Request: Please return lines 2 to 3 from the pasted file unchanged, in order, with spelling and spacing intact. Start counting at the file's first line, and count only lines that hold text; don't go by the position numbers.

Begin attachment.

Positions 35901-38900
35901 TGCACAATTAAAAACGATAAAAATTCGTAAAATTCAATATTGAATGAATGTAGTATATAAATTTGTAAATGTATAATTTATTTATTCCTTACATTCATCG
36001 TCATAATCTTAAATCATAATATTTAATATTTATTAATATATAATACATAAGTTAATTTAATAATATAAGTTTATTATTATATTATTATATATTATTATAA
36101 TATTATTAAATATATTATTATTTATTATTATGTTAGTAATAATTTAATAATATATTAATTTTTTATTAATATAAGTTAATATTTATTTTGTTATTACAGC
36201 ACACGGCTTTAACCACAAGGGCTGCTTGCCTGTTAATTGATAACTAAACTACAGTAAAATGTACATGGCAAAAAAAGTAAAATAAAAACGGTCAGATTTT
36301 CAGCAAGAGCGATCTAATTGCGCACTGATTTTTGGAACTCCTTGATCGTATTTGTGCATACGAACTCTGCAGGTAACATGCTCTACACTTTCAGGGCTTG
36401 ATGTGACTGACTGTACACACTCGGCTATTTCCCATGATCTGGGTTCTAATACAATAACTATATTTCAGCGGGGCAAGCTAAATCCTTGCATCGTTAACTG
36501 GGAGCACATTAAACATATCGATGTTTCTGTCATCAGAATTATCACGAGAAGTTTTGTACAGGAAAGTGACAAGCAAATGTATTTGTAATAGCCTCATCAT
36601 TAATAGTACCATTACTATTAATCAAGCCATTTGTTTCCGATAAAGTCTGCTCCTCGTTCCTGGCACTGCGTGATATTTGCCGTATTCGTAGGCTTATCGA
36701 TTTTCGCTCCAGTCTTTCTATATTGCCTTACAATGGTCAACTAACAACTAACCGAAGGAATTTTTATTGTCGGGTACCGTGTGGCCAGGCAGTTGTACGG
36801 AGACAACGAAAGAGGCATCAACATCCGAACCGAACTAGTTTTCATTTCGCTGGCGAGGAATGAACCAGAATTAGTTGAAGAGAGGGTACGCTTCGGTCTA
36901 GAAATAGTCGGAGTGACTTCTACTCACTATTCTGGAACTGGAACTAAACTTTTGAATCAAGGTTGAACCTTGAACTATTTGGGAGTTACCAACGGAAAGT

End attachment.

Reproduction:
35901 TGCACAATTAAAAACGATAAAAATTCGTAAAATTCAATATTGAATGAATGTAGTATATAAATTTGTAAATGTATAATTTATTTATTCCTTACATTCATCG
36001 TCATAATCTTAAATCATAATATTTAATATTTATTAATATATAATACATAAGTTAATTTAATAATATAAGTTTATTATTATATTATTATATATTATTATAA